- $18402 – AAPL
- $8665 – AMZN
- $1891 – DIS
- $1130 – FTR
- $2783 – GE
- $649 – GOOG
- $20408 – IHI
- $7315 – JNJ
- $7862 – MCD
- $6951 – SBUX
- $2935 – VOO
- $8178 – VZ
- $33392 – VGHCX
- $13690 – VMGMX
- $5634 – Loyal3 Account (multi-stock)
- $4500 – Robinhood Account (multi-stock)
RETIREMENT (mostly pre-tax) – now @ ~ $154,824 (2016 goal = $190k)
- $9172 – DVY
- $1487 – GLD
- $2898 – XRT
- $3088 – AMZN
- $2199 – GOOGL
- $2299 – NFLX
- $347 – TEL
- $2106 – VTI
- $4658 – VFWIX
- $12867 – VEMAX
- $21943 – VIGAX
- $16169 – VTIAX
- $31170 – VTSAX
- $12612 – VDADX
- $5078 – VDIGX
- $10928 – VSGAX
- $15803 – 401k to rollover
- $6464 – 529 plan
- $873 – Prosper
- $427 – Lending Club
- $16.4k – stock options that will likely be worth $0 in 2016
Last year I increased by net worth from $309,894 in January of 2015 to $352,066 in January of 2016 (increase of $42,112 or 13% YoY increase.) This is not accounting for the last week of declines, which may or may not hinder 2016 growth. With a total net worth of $352k to start this year, I’m focused on my goal of hitting $400k by the end of 2016. Although this isn’t my original goal of $500k by the end of 2016, I think $400k is still a very aggressive and challenging goal for this year.
In 2015, my stock portfolio increased from $144k to $171k. My retirement portfolio increased from $152k to $171k. Thus, the year concluded with approximately $342k in active investments (mostly stocks.) This is why when the market dips my portfolio significantly decreases. Since I have a substantial amount of funds in the stock market I tend to wait now a bit before putting large sums into play beyond what is already invested.
Goals for 2016:
Stocks: $200k, including $15k additional in Vanguard admiral healthcare fund, which has a $50k minimum. This would = $29k in net new investment, or ~$2.5k per month. If the market drops lower than monthly investments will have to increase to make up the difference.
- $1250 / month — Vanguard Healthcare Fund (to get to $50k admiral minimum)
- $400 / month — loyal3 fee-free partial stock investing
- $850 / month — Vanguard fund TBD to get to $10k admiral (might reinvest in the dividend growth fund I sold for losses after a month or so. We’ll see.)
Retirement: $190k (max out 401k and IRA for 2016 — $23.5k additional investment, or $2k per month)
- $18k = 401k max
- $5.5k = vanguard IRA (post tax)
Cash: $10k – I’d like to close out the year with a $10k emergency fund.
This = a total monthly investment of approximately $4.5k per month, up to $6.5k if the market drops further. $6.5k is fairly impossible w/ my general monthly expenses plus the wedding, so I think the $4.5k goal (esp with some of it in pre-tax dollars) is a reasonable objective. If the market sucks this year then I probably won’t get to $400k, but I’ll still be buying discount stocks which will hopefully go up at some point in the next 10 years to make up for any losses.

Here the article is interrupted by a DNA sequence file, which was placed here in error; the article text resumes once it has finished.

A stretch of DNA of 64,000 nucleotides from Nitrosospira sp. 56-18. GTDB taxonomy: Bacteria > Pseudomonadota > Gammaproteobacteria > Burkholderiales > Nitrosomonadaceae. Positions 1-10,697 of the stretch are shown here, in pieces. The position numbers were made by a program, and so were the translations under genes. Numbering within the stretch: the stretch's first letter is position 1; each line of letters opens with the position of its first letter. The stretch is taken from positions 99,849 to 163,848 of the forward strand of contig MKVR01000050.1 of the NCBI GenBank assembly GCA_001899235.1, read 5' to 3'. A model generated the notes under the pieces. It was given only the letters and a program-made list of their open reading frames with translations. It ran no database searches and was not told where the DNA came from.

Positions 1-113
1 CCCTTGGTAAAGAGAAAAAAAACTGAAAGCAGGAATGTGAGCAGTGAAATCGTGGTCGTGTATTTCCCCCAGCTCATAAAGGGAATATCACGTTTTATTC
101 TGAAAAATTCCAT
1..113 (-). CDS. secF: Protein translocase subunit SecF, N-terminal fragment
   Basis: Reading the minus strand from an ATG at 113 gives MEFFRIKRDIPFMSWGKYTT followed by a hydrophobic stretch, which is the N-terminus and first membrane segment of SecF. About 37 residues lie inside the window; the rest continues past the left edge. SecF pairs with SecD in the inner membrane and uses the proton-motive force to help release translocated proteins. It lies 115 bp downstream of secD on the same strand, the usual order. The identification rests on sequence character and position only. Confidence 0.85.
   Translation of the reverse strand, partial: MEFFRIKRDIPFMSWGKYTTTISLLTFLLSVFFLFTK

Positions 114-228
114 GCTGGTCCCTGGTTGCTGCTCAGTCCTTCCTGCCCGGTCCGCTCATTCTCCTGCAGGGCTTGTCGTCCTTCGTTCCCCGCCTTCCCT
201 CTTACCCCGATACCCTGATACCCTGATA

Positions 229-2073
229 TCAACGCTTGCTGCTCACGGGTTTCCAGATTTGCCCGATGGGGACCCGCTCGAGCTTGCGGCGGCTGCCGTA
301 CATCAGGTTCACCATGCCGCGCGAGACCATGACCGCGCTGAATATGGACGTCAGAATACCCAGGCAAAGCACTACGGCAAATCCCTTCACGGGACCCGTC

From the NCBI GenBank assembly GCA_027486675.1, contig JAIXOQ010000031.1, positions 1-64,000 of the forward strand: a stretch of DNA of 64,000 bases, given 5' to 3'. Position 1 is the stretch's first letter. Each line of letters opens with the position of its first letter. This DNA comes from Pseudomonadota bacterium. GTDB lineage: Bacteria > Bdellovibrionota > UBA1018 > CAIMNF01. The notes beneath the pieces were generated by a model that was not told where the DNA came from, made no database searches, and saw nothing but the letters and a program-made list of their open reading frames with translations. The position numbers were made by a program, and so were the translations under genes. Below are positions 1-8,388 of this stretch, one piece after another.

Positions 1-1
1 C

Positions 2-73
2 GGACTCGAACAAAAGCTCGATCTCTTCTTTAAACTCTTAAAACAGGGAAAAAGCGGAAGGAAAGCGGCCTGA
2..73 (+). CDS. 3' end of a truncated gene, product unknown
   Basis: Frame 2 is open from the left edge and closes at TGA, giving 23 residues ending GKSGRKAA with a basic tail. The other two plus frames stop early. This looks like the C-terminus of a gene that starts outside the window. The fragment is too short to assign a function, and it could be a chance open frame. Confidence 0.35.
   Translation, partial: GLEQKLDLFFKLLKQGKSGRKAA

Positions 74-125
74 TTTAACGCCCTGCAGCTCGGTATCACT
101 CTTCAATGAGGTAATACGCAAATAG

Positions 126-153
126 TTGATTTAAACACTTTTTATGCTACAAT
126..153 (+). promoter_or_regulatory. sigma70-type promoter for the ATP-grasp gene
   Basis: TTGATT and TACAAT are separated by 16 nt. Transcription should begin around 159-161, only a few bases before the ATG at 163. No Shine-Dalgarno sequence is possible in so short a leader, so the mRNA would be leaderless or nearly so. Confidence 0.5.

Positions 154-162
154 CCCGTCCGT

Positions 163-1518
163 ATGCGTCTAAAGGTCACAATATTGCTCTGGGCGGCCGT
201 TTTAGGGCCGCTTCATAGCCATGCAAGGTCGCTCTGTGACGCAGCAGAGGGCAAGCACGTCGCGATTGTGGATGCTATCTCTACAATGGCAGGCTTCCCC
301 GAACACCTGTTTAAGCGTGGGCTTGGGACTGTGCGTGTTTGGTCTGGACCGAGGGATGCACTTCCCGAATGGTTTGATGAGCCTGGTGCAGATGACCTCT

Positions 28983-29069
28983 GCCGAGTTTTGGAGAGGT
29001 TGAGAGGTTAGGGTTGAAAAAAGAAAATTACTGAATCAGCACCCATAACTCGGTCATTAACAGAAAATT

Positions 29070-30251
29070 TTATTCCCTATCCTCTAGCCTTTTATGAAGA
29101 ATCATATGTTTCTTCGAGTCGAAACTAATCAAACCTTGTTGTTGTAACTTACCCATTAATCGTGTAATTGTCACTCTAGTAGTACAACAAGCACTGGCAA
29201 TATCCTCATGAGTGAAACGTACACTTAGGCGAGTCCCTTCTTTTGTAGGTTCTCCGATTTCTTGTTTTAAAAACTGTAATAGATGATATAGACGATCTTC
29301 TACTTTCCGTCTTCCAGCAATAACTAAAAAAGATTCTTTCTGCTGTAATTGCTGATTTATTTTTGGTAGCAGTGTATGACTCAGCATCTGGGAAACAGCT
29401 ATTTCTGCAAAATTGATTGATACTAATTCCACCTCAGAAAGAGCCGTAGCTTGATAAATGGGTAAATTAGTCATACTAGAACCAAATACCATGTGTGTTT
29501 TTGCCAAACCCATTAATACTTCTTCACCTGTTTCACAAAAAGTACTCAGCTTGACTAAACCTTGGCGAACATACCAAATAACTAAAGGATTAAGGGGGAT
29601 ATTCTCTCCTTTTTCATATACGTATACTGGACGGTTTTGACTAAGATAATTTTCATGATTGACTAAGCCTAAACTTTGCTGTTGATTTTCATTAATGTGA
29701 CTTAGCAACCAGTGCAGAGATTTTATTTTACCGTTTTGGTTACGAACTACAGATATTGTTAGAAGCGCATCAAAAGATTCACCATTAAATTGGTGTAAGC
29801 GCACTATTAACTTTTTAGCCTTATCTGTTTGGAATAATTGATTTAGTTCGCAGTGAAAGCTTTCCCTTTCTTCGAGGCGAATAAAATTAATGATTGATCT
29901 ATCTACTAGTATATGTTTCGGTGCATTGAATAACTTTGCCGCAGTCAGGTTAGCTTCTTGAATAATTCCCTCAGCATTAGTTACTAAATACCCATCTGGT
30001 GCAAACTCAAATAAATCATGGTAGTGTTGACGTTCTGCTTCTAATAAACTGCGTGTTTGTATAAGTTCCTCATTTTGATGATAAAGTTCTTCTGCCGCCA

If I can do this then and maintain my job I should be able to close the year out with $400k net worth. This would be a very exciting achievement for this year, as I’d still be on target to hit $500k prior to 35 (2018.)
What’s a girl to do when her short term and long term “gains” are actually bright red losses?
Sell! Sell! Sell!
Now, before you berate me for selling when the market is down, let me explain, I am not selling to get out of the market.
My Vanguard shares were down significantly enough that I wanted to take action. Investing in index funds, I don’t have a strong opinion on one or the other. I had a dividend appreciation fund and a small-cap fund that today were mutually down about $500. That’s a $500 loss I can take against any gains made this year. I could wait for it to go down even more (it probably will) or, I could just pull out the money now and plop it straight into another “different” investment to reap the potential gains (or further losses) of being in the stock market this year.
I pulled out a good $23k from these two investments, and moved them into my Vanguard Healthcare fund which I’m slowly but surely plugging away at the $50k minimum for the Admiral version (I love me a good low-fee admiral fund.) So now my healthcare fund is at about $34k and I’ll have $500 in losses to write off come tax time next year. Not so shabby.
Note I’m not a tax professional and I don’t actually know what I’m doing, so get some real advice before you take any of mine. 🙂